Storm Peak hill climb a hard-earned prize on Town Challenge mountain bike circuit | SteamboatToday.com

Storm Peak hill climb a hard-earned prize on Town Challenge mountain bike circuit

Steamboat Springs resident Jeff Minotto approaches the final climb of the 2015 Storm Peak Hill Climb Town Challenge mountain bike race. The race returns to Steamboat Ski Area on Wednesday.

The Bike Town Challenge Storm Peak hill climb is the most difficult race of the Town Challenge Mountain Bike Series season, and that's not even considering the experience of the athletes who actually do the biking from the bottom of Steamboat Ski Area to the top — 3,400 feet of vertical gain over nearly nine miles.

For series director Emily Hines, the hill climb, which returns for a 5:25 p.m. Wednesday start at the base of the ski area, presents an annual challenge she and her team have learned to embrace. All the event's racers start at the same spot, but they finish in four different locations, three of which are distinctly remote and all of which require long, bump trips up ski area access roads.

During a normal race, times are collected, categorized and recorded nearly automatically, but it's back to manual timing for the hill climb, and all the times from all the finish lines aren't even back in the same place until perhaps an hour after the last racer has finished.

Then they're not all sorted out and put into a computer for another hour or 90 minutes after that, and Hines and her crew aren't home from it all until around midnight.

A logistical nightmare?

"It's logistical fun," she said. "It definitely makes your brain work."

Recommended Stories For You

She relies upon a small collection of city staff and a handful of dedicated Town Challenge volunteers to pull it all off, and for the hill climb, it takes them all, splitting into groups to collect timing at the various finish lines.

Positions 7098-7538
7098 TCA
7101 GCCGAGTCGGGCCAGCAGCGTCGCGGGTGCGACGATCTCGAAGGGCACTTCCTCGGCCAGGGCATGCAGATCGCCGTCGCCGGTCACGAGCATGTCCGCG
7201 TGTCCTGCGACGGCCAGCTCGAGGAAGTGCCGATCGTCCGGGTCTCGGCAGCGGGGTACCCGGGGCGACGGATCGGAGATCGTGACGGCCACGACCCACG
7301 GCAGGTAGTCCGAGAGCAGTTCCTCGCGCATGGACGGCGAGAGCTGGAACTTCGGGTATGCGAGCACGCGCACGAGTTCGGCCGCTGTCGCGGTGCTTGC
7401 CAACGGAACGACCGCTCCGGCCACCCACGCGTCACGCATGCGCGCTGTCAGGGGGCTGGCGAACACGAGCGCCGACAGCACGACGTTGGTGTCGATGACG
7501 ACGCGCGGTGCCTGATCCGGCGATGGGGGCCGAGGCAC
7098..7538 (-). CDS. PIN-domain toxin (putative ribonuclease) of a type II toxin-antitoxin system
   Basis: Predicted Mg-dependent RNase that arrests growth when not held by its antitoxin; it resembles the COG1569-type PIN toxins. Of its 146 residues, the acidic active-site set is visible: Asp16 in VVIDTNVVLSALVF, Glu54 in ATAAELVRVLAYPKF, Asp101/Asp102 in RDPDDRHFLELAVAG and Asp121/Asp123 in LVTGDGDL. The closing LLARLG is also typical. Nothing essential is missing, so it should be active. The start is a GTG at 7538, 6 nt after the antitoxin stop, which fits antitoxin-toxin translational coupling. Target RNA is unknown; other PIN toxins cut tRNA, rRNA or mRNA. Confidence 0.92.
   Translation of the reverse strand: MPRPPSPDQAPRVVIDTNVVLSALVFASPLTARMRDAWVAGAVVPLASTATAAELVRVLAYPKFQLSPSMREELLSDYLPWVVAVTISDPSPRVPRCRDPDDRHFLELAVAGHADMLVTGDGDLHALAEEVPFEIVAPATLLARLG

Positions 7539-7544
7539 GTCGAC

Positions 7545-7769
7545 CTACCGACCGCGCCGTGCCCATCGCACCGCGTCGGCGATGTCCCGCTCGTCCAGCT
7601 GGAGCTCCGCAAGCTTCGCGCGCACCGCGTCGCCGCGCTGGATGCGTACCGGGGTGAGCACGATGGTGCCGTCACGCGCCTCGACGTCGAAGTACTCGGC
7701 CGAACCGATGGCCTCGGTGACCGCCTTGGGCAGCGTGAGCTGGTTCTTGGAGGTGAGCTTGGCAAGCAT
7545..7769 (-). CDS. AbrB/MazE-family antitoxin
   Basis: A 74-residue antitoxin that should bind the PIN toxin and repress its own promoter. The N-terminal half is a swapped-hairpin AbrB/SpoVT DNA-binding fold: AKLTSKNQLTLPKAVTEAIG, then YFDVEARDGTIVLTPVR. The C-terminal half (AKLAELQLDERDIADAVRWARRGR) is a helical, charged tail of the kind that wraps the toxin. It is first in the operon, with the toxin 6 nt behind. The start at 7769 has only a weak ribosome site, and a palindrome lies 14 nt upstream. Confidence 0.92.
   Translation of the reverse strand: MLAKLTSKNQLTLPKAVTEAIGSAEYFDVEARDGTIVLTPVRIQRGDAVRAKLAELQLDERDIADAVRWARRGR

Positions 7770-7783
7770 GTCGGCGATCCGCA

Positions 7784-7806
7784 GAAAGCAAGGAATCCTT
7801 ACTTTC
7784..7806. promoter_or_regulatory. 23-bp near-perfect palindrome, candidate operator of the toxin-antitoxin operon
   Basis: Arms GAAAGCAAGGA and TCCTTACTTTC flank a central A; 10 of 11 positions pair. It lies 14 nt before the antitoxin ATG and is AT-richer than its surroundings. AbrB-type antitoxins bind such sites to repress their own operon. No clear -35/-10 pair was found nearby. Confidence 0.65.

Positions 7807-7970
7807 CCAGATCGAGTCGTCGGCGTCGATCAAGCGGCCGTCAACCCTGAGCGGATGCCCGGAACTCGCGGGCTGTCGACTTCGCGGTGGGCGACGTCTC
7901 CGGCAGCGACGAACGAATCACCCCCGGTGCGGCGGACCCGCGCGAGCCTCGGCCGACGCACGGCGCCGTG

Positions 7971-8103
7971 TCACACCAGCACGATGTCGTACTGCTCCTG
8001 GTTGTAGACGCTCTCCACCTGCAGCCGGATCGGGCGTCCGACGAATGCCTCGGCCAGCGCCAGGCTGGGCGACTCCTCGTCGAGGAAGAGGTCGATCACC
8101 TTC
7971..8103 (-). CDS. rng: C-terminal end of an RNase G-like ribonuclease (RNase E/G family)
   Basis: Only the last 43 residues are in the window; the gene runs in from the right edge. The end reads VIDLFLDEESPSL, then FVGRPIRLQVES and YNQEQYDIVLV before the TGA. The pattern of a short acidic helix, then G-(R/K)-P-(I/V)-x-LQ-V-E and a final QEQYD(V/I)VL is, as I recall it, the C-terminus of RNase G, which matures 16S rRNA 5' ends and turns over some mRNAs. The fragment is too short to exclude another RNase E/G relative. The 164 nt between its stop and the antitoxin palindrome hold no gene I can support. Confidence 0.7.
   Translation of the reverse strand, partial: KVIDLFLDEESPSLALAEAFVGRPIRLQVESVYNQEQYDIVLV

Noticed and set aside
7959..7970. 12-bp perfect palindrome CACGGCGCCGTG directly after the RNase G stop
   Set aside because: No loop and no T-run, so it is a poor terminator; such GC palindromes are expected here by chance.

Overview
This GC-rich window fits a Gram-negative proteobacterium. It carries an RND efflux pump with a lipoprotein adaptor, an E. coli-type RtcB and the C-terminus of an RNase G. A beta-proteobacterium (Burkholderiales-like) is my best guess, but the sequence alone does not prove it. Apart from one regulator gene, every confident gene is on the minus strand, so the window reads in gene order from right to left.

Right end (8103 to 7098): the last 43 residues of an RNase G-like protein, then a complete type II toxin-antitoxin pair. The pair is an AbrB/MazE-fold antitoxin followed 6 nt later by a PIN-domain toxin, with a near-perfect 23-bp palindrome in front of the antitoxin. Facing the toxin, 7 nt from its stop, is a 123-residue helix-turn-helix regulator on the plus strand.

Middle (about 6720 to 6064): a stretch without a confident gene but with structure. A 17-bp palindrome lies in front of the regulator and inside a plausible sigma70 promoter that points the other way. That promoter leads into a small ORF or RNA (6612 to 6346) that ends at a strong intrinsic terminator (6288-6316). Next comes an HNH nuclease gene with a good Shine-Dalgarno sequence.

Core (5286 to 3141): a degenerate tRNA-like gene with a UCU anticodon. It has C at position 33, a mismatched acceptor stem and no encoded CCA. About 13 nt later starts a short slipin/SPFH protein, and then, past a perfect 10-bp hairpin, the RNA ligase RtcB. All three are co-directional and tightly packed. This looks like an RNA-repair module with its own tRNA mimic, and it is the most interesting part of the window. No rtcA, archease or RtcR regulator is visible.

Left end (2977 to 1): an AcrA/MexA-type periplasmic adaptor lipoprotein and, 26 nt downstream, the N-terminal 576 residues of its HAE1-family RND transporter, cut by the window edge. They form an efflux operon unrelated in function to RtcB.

The day's smallest racers, the youth 6-and-under division, will race at the base area from a starting line shifted slightly this year to be near Slopeside Grill. Riders between age 9 and 12 will finish at the base of the Thunderhead Express chair lift.

The 13-15 division and the novice riders will tackle two miles and finish near the top of the Christie Peak Express chairlift. The 16-18 division and sport riders will head to the top of Thunderhead peak at the top of the gondola, 5.3 miles and nearly 2,500 feet gained. The pro/open, expert and single-speed riders will go 8.8 miles and 3,400 feet and finish at the top of Storm Peak.

"There are definitely a lot of moving parts, but it's fun," Hines said. "It's definitely a challenge, but we have a great time on this one."

The attitude is similar for the riders themselves. The challenge is one of the least-well attended races of the summer circuit and for obvious reasons. It's also one of the most unique, standing out where most of the other races are cross-country style courses lower on Steamboat Ski Area or on Emerald Mountain.

"At the beginning, everyone always says, 'I'm not doing it,'" Hines said of the racers. "Then they show up and sign up, and by the end, they say they had a great time and that it was super fun."

The children's race start at 5:25 p.m. The pro/open adults head out at 5:55 p.m. The rest of the division starts over the next 10 minutes with the youth 13-15 and novice racers starting last, at 6:04 p.m.

 To reach Joel Reichenberger, call 970-871-4253, email jreichenberger@SteamboatToday.com or follow him on Twitter @JReich9